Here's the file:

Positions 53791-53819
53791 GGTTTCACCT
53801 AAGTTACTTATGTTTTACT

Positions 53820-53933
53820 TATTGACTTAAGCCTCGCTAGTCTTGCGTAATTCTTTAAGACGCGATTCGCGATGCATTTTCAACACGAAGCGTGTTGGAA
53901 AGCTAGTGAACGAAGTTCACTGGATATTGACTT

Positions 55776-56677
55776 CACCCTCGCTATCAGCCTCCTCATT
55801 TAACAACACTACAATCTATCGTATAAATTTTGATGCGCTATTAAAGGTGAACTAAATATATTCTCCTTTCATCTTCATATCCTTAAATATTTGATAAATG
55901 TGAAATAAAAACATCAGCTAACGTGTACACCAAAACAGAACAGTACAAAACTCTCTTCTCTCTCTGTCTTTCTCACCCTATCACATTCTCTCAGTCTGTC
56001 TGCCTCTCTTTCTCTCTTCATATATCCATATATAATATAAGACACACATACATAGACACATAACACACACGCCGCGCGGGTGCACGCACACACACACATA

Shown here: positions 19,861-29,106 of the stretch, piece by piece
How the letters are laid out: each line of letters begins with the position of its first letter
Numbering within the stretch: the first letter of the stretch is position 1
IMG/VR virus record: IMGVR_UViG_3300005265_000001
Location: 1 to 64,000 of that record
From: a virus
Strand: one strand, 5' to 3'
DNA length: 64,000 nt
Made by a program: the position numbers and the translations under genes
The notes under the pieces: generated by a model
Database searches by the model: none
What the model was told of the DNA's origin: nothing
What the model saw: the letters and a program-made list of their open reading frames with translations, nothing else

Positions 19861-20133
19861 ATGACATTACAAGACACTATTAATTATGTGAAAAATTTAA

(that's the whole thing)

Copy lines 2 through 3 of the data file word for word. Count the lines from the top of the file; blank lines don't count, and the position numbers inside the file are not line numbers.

53791 GGTTTCACCT
53801 AAGTTACTTATGTTTTACT